The markets rallied on higher-than-expected inflation figures and weather concerns yesterday, recovering a decent chunk of recent losses. On the day we saw July corn finish 13 higher, with December up 16. July beans were up 14, with November up 17, while concerns of continued heavy rain limiting planting in the Northern Plains saw Minneapolis wheat close 38 higher with Chicago up 20 and Kansas City up 25.
CPI data released yesterday morning showed inflation figures for April were up 8.3% from last year. This was higher than the 8.1% expected though lower than the 8.5% figure seen for March. Much of the increase came via food and shelter though sharp increases in airline tickets and new cars helped to contribute to the increase as well.
While the more optimistic analysts were quick to say yesterday's figures confirmed the possibility of inflation topping out with March's numbers, others were quick to say the Fed isn't doing enough and the economy continues to run too hot. Many continue to suggest figures in May have the potential to increase as well with gasoline and diesel shortages pushing prices there to record highs and no indication food or shelter costs will move lower.
Concerns regarding an economic fallout from what is taking place in China seem to be growing as well, with the country's third largest property developer by sales missing an important debt payment and suggesting more will be missed. Sunac is said to be working to restructure its offshore debt as sales have plummeted 65% year over year in March and April thanks to Covid lockdowns and currency shifts increasing borrowing costs.
Outside of what is happening in the global economy, traders will be watching today's USDA supply and demand projections closely as this will be our first real glimpse into what the agency is expecting in the year ahead.
Old crop corn carryout is expected to come in a bit lower than last month as ethanol demand remains strong. New crop carryout is expected to come in lower for next year, down nearly 88 million bushels from current crop year estimates with the average trade guess of 1.352 billion bushels. It is interesting to note, however, when looking at report expectations, the range of production estimates is relatively wide when typically the USDA uses March acreage and trendline expectations from February's outlook meeting.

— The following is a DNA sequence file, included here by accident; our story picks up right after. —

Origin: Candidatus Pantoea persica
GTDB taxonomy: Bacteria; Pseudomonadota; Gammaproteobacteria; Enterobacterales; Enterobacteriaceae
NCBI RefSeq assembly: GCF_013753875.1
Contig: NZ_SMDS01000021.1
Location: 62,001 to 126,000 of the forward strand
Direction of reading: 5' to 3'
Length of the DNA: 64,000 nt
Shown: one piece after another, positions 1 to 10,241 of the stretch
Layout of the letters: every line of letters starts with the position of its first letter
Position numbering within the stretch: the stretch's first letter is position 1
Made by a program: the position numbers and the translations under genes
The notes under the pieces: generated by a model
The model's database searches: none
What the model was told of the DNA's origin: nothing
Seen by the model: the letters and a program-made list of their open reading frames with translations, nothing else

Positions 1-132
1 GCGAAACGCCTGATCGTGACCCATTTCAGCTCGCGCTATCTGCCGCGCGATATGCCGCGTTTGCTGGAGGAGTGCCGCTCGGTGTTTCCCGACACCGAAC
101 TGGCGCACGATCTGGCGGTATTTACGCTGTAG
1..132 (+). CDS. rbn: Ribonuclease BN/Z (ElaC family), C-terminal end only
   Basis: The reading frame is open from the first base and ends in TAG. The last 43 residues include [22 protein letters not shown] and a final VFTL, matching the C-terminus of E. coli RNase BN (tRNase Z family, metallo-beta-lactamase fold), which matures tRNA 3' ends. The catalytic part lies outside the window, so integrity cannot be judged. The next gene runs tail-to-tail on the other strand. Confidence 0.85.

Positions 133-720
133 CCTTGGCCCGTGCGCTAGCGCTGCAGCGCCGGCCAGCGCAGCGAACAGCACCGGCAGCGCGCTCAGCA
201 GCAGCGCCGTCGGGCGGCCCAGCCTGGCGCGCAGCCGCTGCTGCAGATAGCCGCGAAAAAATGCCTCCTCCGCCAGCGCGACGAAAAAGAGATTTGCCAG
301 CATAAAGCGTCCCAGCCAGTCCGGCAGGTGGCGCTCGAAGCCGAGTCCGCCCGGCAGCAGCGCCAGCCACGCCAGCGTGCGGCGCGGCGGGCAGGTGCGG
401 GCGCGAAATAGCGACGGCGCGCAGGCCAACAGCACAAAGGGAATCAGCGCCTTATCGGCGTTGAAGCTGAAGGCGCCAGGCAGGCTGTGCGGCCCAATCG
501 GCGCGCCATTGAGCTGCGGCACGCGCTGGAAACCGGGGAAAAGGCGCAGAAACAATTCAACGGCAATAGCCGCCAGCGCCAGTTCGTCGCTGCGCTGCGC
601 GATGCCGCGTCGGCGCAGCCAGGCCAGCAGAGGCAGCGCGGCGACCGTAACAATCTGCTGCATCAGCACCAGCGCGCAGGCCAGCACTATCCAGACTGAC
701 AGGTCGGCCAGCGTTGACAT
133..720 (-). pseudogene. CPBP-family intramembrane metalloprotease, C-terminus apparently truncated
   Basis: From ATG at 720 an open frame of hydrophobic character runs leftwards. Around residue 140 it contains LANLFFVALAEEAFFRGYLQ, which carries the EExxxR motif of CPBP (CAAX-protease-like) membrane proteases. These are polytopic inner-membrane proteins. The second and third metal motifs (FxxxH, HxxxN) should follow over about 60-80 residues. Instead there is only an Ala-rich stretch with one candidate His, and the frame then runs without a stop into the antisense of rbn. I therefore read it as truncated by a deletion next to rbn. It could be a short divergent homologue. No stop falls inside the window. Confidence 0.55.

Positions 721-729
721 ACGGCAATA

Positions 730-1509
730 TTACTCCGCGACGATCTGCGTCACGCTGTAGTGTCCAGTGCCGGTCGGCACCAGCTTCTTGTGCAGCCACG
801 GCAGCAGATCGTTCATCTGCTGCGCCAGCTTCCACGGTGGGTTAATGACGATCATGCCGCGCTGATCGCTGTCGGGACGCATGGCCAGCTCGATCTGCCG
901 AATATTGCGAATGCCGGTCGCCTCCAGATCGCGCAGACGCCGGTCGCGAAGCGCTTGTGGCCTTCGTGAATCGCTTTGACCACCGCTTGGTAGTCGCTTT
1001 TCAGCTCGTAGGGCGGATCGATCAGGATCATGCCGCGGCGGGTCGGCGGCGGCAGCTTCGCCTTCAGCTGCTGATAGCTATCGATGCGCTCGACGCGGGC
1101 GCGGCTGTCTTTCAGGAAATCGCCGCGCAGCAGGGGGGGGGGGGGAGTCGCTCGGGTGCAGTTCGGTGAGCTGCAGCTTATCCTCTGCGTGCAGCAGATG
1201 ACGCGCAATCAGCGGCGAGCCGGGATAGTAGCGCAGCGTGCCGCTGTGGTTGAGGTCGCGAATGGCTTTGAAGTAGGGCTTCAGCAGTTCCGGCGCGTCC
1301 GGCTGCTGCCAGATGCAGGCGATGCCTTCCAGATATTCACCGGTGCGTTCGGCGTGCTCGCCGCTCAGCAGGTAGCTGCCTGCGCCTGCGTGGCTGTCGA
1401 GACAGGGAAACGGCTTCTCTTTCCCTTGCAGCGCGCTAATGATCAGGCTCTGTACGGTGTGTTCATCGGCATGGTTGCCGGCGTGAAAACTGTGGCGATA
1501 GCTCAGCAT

Old crop soybean carryout is expected to come in 35 million bushels lower than last month at 225 million bushels. Much of the reduction in carryout is expected to come from higher export figures as we have already sold more beans than the USDA is currently projecting. However, some analysts feel a portion of today's increase in exports could be offset by a decrease in crush as year-to-date pace indicates we won't make current estimates.
New crop soybean carryout is expected to increase year over year with traders expecting new crop ending stocks to come in around 320 million bushels.
Old crop wheat figures are expected to see a slight uptick from last month as we are nowhere near meeting USDA export projections with only a few weeks left in the marketing year. New crop projections show a further decline in wheat carryout expectations as production is expected to be lower than a year ago thanks to drought in the Southern Plains.
How the USDA handles global production and demand expectations may be the most interesting component of today's numbers as the situation in the Black Sea is no closer to ending than what it was a month ago. Russian wheat production remains on track to be a new record, with millions of tons of grain said to be sitting in Ukraine unable to ship.
It is interesting to note that French officials reduced their export outlook in this week's report, indicating a reduction in global demand has been seen as higher prices have pushed some countries to pause purchases. Recent dryness in the country has become a major concern as well, though rainfall is expected to increase for much of their wheat belt next week.
Chinese officials released their outlook for supply and demand as well, indicating they expect further decline in corn import needs next year, down to 18 mmt from this year's expected 20 mmt. If realized, this would be 5 mmt lower than current USDA projections. Soybean imports are expected to increase a touch as the hog herd recovers late this year into next year, up to 95.2 mmt, up from the USDA's most recent estimate of 91 mmt for this year.
Looking ahead, we will get updated export sales figures this morning, with much of trade focused on what the USDA will say at noon Eastern. We will have the figures once they're released.
Corn steady to 2 higher
Beans 8 to 12 lower